How Much Money Do You Make?
A common question I get from readers of this blog is what is the average monthly salary for teaching in a Korean university. The answer to this question is more complicated than it would appear at first glance.
Tax Office= Enlightening
This question is particularly relevant to me because in preparation for my move to Canada, I went to the tax office and got statements of my income and taxes for all the years I’ve lived in Korea. It eye opening because while most ESL teachers have seen their salaries stagnate over the past decade in Korea, mine has gone up by 10-15%, year after year, after year for almost 10 years. I guess it pays to make the connections, get the qualifications, and hussle a bit. While my base salary has definitely increased (from around 2.4 for 15 hours/week at the start to about 2.8 for 9 hours/week now), the most important thing has been overtime opportunities.
It’s Not About Base Pay. Here’s How You Make the Serious Money
Generally, the low-end university jobs in Korea pay about 2.0 million Korean Won/month, while the high-end ones can go up to about 3.0. Then, you’ll either get housing or a housing allowance on top of that. However, where the real money to be made at Korean universities is in the overtime. If a university has lots of it floating around, you have a low number of base hours and you can pick up 5-10 hour/week of OT, it can really add up. Or, maybe your university has camps during the breaks where you can work a steady 2 or 3 weeks at a time. Finally, they may give you permission to work at outside places like a company or hagwon, which can be the most lucrative part-time gig.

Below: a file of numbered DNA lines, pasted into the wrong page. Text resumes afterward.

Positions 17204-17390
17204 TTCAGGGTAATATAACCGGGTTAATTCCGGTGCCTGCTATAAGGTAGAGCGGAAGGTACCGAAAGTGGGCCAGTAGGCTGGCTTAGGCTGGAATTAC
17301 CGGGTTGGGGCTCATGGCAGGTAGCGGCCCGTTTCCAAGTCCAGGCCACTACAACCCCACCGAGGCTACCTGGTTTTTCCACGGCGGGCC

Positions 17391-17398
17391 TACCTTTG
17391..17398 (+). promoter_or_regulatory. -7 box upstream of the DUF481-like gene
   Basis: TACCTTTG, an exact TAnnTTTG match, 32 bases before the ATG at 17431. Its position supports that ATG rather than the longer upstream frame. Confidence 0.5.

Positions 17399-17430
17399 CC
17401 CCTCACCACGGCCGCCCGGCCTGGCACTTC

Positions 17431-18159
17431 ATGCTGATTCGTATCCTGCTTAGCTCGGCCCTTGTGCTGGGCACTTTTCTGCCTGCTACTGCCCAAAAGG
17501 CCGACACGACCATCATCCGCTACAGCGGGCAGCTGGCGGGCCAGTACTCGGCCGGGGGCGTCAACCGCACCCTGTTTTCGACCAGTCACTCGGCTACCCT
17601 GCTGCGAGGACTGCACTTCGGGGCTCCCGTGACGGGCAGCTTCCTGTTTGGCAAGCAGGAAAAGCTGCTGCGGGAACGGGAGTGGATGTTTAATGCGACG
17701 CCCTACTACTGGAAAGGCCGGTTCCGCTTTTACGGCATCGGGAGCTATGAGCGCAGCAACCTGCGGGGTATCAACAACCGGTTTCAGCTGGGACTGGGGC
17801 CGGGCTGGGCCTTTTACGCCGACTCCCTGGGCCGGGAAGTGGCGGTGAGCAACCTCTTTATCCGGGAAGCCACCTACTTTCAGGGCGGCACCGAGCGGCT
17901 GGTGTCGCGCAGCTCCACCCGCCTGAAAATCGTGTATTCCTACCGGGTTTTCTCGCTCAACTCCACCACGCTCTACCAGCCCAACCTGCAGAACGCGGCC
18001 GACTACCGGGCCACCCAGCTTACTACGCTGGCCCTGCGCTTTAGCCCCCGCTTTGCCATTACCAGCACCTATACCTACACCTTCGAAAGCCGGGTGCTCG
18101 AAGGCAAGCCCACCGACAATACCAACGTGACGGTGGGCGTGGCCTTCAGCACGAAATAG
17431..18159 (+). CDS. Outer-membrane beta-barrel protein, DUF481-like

One Example of OT Awesome
Just a quick example that’s happening for me at the time of writing this post. I’m working the last 2 weeks of my summer vacation for this internship preparation program. The pay is 45,000/50 minutes. This week I’m working 22 hours and next week is 14. Some quick math shows that I just made 1.6 million won for that program, plus my regular monthly pay of about 3.0. Almost 5 million won for only 36 hours of work for the month. Not too shabby! It should be noted that there are definitely better months than others for English teachers in Korean universities. Sometimes overtime has been scarce and I’ve just made my base pay (last month!), while other times I’ve made something wild like 7 or 8 million. Feast or famine basically.
Need some Help With the Money Thing?
Want to know how to set yourself up for financial awesome while you’re teaching abroad? The book you need is: The Wealthy English Teacher. Try before you buy at the book’s website: The Wealthy English Teacher.